Got this off the “Mortgage Servicing News” newsletter:
June 16, 2010
Investigation Highlights Challenges to Foreclosure Docs
By Kate Berry
The backlash is intensifying against banks and mortgage servicers that try to foreclose on homes without all their ducks in a row.
Because the notes were often sold and resold during the boom years, many financial companies lost track of the documents. Now, legal officials are accusing companies of forging the documents needed to reclaim the properties.
Recently, the Florida Attorney General’s Office said it was investigating the use of “bogus assignment” documents by Lender Processing Services Inc. and its former parent, Fidelity National Financial Inc. And a state judge in Florida has ordered a hearing to determine whether M&T Bank Corp. should be charged with fraud after it changed the assignment of a mortgage note for one borrower three separate times.
“Mortgage assignments are being created out of whole cloth just for the purposes of showing a transfer from one entity to another,” said James Kowalski Jr., an attorney in Jacksonville, Fla., who represents the borrower in the M&T case.
“Banks got away from very basic banking rules because they securitized millions of loans and moved them so quickly,” Kowalski said.
In many cases, Kowalski said, it has become impossible to establish when a mortgage was sold, and to whom, so the servicers are trying to recreate the paperwork, right down to the stamps that financial companies use to verify when a note has changed hands.
Some mortgage processors are “simply ordering stamps from stamp makers,” he said, and are “using those as proof of mortgage assignments after the fact.”
Such alleged practices are now generating ire from the bench.
“The court has been misled by the plaintiff from the beginning,” Circuit Court Judge J. Michael Traynor said in a motion dismissing M&T’s foreclosure action with prejudice and ordering the hearing.
The Marshall Watson law firm in Fort Lauderdale, Fla., which represents M&T in the case, declined to comment and the bank said it could not comment.
In a notice on its website, the Florida attorney general said it is examining whether Docx, an Alpharetta, Ga., unit of Lender Processing Services, forged documents so foreclosures could be processed more quickly.
“These documents are used in court cases as ‘real’ documents of assignment and presented to the court as so, when it actually appears that they are fabricated in order to meet the demands of the institution that does not, in fact, have the necessary documentation to foreclose according to law,” the notice said.
Docx is the largest lien release processor in the United States working on behalf of banks and mortgage lenders.
Peter Sadowski, an executive vice president and general counsel at Fidelity National in Fort Lauderdale, said that more than a year ago his company began requiring that its clients provide all paperwork before the company would process title claims.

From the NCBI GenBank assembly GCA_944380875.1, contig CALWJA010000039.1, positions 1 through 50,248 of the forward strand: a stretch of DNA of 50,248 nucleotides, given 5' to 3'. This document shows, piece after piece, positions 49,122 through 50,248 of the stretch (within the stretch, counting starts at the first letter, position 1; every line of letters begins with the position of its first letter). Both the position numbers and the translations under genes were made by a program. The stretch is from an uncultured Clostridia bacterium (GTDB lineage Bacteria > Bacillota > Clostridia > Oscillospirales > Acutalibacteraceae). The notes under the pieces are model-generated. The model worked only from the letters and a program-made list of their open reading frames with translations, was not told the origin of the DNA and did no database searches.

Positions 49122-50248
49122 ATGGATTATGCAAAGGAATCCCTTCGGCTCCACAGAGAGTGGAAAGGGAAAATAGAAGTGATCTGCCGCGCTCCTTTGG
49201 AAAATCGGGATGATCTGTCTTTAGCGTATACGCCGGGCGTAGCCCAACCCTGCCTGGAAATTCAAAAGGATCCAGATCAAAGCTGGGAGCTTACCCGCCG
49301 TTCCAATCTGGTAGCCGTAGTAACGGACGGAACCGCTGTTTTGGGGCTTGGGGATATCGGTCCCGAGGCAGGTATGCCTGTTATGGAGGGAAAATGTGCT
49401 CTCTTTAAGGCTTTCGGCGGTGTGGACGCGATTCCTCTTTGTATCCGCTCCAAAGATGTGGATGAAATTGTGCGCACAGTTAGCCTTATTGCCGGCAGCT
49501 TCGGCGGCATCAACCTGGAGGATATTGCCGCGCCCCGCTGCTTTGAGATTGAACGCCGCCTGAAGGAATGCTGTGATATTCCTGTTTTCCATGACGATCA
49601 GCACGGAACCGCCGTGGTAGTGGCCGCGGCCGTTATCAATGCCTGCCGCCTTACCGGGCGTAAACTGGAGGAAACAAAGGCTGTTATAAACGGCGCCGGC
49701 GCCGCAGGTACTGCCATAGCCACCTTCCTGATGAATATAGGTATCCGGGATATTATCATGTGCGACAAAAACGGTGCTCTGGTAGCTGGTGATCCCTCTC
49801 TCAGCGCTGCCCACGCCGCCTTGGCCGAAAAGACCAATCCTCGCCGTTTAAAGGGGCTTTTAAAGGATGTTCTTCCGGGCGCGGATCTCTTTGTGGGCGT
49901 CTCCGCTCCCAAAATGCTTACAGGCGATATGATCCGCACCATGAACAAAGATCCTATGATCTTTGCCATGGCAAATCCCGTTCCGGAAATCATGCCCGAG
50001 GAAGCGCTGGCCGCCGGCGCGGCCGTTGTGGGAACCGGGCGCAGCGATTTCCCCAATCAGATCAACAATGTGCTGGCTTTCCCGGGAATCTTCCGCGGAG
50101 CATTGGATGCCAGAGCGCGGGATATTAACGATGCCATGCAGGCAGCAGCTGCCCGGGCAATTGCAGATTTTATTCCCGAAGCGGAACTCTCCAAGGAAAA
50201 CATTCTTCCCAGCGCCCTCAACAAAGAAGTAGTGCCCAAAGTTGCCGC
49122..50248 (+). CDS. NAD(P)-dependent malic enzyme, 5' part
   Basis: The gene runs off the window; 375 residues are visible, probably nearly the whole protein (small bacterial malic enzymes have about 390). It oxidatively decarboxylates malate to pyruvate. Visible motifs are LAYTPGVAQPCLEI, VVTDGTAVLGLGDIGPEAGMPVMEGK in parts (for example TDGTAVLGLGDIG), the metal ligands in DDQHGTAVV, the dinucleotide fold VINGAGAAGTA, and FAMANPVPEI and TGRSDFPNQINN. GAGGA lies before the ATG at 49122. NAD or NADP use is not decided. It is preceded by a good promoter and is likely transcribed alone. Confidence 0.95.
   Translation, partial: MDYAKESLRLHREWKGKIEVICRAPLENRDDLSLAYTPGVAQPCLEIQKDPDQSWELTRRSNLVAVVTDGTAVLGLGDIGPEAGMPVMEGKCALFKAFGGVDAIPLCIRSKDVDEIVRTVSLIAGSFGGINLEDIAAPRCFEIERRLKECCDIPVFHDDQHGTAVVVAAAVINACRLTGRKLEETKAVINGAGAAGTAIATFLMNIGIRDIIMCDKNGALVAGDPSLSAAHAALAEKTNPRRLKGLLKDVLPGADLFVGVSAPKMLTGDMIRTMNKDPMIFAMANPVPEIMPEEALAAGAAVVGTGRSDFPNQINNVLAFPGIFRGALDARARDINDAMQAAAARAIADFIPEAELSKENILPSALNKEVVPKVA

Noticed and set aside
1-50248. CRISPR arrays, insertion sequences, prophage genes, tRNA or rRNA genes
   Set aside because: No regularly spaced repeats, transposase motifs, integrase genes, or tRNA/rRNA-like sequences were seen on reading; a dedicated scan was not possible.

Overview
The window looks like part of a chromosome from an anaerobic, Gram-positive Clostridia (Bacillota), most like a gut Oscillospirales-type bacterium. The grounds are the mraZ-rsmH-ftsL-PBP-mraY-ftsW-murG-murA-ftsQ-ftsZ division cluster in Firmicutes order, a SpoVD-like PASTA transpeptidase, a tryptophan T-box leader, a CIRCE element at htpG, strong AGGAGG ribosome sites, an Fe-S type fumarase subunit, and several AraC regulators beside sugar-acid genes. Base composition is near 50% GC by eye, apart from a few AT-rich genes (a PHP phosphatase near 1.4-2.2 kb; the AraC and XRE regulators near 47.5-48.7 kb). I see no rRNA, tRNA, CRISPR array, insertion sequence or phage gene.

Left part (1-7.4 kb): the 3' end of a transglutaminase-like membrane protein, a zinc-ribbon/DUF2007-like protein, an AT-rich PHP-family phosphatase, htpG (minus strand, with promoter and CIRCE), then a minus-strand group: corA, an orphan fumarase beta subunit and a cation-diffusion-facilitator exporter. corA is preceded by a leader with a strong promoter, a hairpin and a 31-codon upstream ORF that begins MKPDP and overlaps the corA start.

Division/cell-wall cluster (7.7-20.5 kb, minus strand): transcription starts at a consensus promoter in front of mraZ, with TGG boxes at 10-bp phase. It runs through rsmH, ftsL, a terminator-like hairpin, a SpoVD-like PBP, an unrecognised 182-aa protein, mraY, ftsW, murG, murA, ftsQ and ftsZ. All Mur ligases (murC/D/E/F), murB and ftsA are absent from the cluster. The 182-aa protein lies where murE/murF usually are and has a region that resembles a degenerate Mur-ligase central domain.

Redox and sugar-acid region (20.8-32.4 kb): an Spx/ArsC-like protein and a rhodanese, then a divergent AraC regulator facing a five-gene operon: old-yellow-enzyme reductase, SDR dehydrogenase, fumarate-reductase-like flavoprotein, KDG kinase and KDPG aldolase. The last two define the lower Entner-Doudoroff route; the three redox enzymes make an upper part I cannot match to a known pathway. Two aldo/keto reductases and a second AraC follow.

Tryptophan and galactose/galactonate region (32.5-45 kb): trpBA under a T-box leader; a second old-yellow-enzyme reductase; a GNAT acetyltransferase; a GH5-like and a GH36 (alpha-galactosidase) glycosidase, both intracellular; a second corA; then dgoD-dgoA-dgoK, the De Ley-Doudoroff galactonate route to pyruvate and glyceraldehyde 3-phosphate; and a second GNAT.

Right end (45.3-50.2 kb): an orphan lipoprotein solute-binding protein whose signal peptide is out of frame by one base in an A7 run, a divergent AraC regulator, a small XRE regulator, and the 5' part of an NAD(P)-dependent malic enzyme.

Lender Processing Services, which was spun off from Fidelity National two years ago, did not return calls seeking comment Tuesday. The company disclosed in its annual report in February that federal prosecutors were reviewing the business processes of Docx. The company said it was cooperating with the investigators.
“This is systemic,” said April Charney, a senior staff attorney at Jacksonville Area Legal Aid and a member of the Florida Supreme Court’s foreclosure task force.
“Banks can’t show ownership for many of these securitized loans,” Charney continued. “I call them empty-sack trusts, because in the rush to securitize, the originating lender failed to check the paper trail and now they can’t collect.”
In Florida, Georgia, Maryland and other states where the foreclosure process must be handled through the courts, hundreds of borrowers have challenged lenders’ rights to take their homes. Some judges have invalidated mortgages, giving properties back to borrowers while lenders appeal.
In February, the Florida state Supreme Court set a new standard stipulating that before foreclosing, a lender had to verify it had all the proper documents. Lenders that cannot produce such papers can be fined for perjury, the court said.
Kowalski said the bigger problem is that mortgage servicers are working “in a vacuum,” handing out foreclosure assignments to third-party firms such as LPS and Fidelity.
“There’s no meeting to get everybody together and make sure they have their ducks in a row to comply with these very basic rules that banks set up many years ago,” Kowalski said. “The disconnect occurs not just between units within the banks, but among the servicers, their bank clients and the lawyers.”
He said the banking industry is “being misserved,” because mortgage servicers and the lawyers they hire to represent them in foreclosure proceedings are not prepared.
“We’re tarring banks that might obviously do a decent job, and the banks are complicit because they hired the servicers,” Kowalski said.
Filed under: bubble, CASES, CDO, CORRUPTION, Eviction, evidence, expert witness, foreclosure, foreclosure mill, GTC | Honor, HERS, investment banking, Investor, MODIFICATION, Mortgage, securities fraud, Servicer, STATUTES, trustee | Tagged: April Charney, Docx, fabrication, false notary, Fidelity National, Fidelity National Financial Inc., Florida Attorney General, Foreclosure Docs, forgery, HERS, James Kowalski Jr, Kate Berry, Lender Processing Services Inc., M&T Bank Corp., Mortgage assignments, Mortgage Servicing News, Peter Sadowski | 53 Comments »